My 3 year old boxer mix seems to have a problem when we ask her to jump on our bed. She used to do it with no problem at all, but about three months ago she jumped on our bed, stepped over us, got scared and fell off the bed. Now you can see that she really wants to jump up, but she just doesn't, eventually she lays by the side of the bed or she goes to her own bed, even when we show her that there is free space.

Is she scared or do you think she could have some kind of injury?

How can we make her feel that it is ok to jump on our bed?

  • Will she come up if you help her onto the bed, or is she frightened of being on it altogether?
    – user105
    Nov 7, 2013 at 7:25
  • 1
    She's ok jumping off the bed, we can carry her up, but she's too big and we don't want to hurt her 'cause sometimes she freaks out. Sometimes she jumps up (like 1 out of 10), most of the times she just walks around the bed whinning. Thanks for the editing @Skippy-psI'mawoman :) Nov 7, 2013 at 8:51
  • Does she jump up on other things (like the couch), but not the bed? Or does she not jump at all now? Nov 7, 2013 at 16:42
  • I´m sorry I don´t connect as often as I should, but no, she has no problem jumping to the car or the couch, so I guess we can discard an injury, right? Nov 12, 2013 at 6:11

1 Answer 1


Is she scared or do you think she could have some kind of injury?

  • It could be either or a combination of both.

  • Firstly, exclude any injury. If she is in pain, that may prevent her from jumping on the bed.

  • Could she have some kind of injury? If she is showing no signs of injury, it would be unlikely she had any serious injury. Limping, flinching or yelping when a part of her body is touched. She may have had some superficial bruising from the fall, it most likely would have hurt, as it would hurt a person, but if there is no real symptoms, it is less likely that there is serious injury. You can always have her checked by your vet, if you have doubts, as you are her owner and may be detecting something that is not so obvious.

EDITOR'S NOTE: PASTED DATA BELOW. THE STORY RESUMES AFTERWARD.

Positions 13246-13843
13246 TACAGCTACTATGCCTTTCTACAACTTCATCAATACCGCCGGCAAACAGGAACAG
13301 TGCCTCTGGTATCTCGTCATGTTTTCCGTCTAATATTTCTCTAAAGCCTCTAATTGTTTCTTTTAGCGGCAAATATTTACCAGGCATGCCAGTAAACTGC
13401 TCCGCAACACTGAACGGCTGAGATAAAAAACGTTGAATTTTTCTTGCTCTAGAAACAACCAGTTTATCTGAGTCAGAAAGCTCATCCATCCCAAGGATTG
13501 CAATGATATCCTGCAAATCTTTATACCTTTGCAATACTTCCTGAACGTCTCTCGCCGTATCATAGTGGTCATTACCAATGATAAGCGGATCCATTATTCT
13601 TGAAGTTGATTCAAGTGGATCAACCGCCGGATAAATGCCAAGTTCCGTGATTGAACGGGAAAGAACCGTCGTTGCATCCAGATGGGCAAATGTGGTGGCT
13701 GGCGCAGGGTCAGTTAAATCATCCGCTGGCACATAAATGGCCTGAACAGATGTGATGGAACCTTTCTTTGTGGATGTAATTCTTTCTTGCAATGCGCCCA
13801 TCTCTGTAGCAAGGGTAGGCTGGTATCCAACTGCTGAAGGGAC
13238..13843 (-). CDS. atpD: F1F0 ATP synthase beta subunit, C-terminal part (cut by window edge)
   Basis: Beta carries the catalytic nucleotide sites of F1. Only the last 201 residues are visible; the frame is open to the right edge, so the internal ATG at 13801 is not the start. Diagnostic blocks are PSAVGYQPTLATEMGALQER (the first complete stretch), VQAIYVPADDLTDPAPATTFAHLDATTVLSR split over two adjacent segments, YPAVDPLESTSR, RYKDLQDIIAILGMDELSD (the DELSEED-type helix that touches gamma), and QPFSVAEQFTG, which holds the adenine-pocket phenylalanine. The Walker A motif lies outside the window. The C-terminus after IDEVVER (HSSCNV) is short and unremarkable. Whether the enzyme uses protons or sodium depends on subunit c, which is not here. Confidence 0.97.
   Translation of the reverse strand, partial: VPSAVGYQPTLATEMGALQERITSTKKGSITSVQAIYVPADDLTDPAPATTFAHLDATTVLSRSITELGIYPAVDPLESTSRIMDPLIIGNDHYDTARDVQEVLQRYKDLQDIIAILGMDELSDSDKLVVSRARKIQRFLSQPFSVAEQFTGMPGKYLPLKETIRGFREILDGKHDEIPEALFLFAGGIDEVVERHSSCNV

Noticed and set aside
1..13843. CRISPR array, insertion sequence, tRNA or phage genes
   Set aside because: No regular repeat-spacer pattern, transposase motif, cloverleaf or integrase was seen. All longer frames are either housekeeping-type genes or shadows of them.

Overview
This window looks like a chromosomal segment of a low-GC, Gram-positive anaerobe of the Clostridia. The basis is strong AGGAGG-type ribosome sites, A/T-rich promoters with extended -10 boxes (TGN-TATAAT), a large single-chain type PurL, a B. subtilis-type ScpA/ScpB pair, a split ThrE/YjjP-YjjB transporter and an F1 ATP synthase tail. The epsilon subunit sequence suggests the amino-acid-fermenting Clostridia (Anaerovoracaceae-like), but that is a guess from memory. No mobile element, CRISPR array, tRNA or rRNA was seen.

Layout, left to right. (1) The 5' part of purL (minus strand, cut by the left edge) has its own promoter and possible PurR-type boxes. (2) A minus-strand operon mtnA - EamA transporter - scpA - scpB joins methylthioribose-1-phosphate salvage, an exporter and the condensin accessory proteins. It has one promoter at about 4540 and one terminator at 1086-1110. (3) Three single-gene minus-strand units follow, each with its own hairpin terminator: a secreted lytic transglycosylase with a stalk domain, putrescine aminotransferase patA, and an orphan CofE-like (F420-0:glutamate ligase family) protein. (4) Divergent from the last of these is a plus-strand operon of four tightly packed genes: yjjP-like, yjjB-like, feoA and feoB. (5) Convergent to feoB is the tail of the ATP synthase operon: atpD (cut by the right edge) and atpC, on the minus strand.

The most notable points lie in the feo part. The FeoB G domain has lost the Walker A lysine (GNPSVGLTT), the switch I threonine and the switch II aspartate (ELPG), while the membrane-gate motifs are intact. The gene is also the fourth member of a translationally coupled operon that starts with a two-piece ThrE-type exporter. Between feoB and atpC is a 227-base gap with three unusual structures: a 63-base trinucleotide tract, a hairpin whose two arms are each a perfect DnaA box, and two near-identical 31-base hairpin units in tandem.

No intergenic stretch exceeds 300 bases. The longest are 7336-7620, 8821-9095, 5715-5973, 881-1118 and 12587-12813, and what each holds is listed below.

• Secondly she needs time, to overcome any possible injury and her fear. Give her a few weeks to let her natural overcome her anxiety, as pushing her may cause her anxiety to worsen. In the meantime, give her plenty of reassurance, verbal praise and petting when she is with you.

  • After a few weeks and not at bedtime as you'll need time and patience, it might be a good idea to lift her onto the center of the bed, so she feels safer than being on the edge and in danger of falling off. Leave one side of the bed clear, so she can see her way clear if she's feel panicked and needs to jump off. Give her plenty of petting and verbal reassurance. Then you can stand up and encourage her gently to follow you off the bed, so she can have the experience of being on the bed as pleasant and jumping off without misadventure.

  • See how she responds. If she is, obviously, shaky and nervous, don't push her, just give her more time before trying again. It's important to give her vigorous verbal praise and patting whenever she jumps on or off without flight. A bit like being so happy to see a long lost friend.

  • Gradually over time, as you repeat this process, you'll find she comes to enjoy her experiences of jumping on and off the bed again and her time cuddling with her owners. Dogs are fairly predictable creatures, and within a trusting relationship with owners, most little fears like this can be overcome by plenty of positive reinforcement and no pressure. Dogs respond well to reassurance from owners. It's like telling her: "It's ok, we understand, and aren't you so clever for being so brave".


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